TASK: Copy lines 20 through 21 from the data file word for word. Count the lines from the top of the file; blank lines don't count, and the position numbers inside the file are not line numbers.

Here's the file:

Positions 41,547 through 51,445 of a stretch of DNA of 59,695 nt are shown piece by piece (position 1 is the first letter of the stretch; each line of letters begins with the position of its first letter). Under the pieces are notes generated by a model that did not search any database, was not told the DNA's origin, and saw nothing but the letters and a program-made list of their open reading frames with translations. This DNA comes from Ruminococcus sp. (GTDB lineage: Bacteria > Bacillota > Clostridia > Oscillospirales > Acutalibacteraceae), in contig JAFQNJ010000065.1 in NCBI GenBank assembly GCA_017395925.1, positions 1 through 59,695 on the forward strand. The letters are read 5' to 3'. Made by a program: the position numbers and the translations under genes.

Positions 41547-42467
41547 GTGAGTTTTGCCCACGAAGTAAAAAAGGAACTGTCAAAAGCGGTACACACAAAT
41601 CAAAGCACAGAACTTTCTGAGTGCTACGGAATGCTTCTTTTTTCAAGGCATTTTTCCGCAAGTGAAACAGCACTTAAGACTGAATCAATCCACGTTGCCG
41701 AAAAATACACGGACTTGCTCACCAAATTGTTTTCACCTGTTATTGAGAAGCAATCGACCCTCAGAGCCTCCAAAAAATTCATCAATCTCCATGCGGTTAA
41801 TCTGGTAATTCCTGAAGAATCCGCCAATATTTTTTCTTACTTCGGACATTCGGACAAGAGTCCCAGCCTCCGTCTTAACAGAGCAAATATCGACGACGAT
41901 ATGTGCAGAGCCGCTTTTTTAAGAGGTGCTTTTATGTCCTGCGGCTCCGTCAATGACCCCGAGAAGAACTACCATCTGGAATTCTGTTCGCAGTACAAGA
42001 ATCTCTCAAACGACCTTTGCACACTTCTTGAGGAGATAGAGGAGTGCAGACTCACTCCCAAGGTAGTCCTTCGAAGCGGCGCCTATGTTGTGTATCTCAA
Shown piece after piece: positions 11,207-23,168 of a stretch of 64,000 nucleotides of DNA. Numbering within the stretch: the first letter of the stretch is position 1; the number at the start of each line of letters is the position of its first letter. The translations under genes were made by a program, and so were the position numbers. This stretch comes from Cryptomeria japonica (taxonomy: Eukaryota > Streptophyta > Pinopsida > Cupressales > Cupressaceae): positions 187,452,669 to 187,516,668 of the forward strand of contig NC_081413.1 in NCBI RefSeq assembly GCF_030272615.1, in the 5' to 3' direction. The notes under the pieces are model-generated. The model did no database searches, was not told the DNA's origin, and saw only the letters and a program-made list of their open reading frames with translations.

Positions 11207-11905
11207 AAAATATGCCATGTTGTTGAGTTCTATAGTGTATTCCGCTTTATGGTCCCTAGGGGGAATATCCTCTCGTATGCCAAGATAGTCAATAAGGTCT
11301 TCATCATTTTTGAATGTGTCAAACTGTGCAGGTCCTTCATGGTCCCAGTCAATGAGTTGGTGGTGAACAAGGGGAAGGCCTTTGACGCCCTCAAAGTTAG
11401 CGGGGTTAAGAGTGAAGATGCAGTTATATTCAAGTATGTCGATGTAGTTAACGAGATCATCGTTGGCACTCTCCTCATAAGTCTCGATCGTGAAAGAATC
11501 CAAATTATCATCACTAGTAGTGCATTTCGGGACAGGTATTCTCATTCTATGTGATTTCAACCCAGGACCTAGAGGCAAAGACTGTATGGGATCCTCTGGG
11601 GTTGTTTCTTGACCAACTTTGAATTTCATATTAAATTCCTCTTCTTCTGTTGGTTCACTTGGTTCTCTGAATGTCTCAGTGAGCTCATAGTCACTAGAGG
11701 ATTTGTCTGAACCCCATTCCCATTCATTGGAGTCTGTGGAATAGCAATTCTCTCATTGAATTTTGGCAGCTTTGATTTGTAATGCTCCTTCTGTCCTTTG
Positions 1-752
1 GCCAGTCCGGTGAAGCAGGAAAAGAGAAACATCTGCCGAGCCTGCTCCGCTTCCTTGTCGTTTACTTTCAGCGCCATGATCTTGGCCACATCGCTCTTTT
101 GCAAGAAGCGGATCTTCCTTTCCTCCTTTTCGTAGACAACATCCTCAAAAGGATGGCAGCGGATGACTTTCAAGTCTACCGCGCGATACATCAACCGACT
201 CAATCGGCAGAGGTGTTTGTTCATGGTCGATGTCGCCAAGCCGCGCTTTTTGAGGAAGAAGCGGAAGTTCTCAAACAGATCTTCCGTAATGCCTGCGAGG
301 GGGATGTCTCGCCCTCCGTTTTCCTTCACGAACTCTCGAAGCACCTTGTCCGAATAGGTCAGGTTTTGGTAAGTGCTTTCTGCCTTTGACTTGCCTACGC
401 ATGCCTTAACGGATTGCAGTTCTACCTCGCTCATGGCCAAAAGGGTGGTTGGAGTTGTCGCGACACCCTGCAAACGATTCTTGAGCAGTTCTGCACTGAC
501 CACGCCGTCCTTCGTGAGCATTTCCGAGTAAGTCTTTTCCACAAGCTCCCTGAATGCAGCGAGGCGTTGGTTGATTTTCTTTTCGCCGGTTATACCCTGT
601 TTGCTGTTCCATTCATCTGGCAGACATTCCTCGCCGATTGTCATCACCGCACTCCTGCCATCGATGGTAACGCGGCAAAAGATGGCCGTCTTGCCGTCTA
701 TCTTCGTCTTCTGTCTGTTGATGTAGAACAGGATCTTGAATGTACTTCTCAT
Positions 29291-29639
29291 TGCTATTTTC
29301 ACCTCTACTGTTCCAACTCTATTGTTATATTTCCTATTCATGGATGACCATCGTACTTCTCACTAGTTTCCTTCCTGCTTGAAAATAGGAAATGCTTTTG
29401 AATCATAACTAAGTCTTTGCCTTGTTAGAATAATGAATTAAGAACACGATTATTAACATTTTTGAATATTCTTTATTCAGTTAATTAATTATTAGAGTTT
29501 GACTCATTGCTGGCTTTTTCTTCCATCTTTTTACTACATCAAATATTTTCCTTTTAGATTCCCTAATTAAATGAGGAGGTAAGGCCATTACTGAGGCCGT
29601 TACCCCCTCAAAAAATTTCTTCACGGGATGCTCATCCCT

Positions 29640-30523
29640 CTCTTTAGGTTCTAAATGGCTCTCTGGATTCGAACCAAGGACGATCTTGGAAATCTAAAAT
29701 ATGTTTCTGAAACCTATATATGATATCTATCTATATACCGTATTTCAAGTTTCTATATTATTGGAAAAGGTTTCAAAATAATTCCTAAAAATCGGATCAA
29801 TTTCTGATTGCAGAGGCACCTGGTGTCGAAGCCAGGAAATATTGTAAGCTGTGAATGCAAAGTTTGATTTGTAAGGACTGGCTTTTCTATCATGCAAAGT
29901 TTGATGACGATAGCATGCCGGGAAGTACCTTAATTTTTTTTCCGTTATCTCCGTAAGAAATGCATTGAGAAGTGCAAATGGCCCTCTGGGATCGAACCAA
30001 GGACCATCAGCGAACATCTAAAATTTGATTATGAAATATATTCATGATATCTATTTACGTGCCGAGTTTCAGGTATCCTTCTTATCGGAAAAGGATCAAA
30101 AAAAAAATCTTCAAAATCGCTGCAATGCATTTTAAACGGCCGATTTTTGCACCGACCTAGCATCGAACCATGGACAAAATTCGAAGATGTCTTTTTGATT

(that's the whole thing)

201 CAATCGGCAGAGGTGTTTGTTCATGGTCGATGTCGCCAAGCCGCGCTTTTTGAGGAAGAAGCGGAAGTTCTCAAACAGATCTTCCGTAATGCCTGCGAGG
301 GGGATGTCTCGCCCTCCGTTTTCCTTCACGAACTCTCGAAGCACCTTGTCCGAATAGGTCAGGTTTTGGTAAGTGCTTTCTGCCTTTGACTTGCCTACGC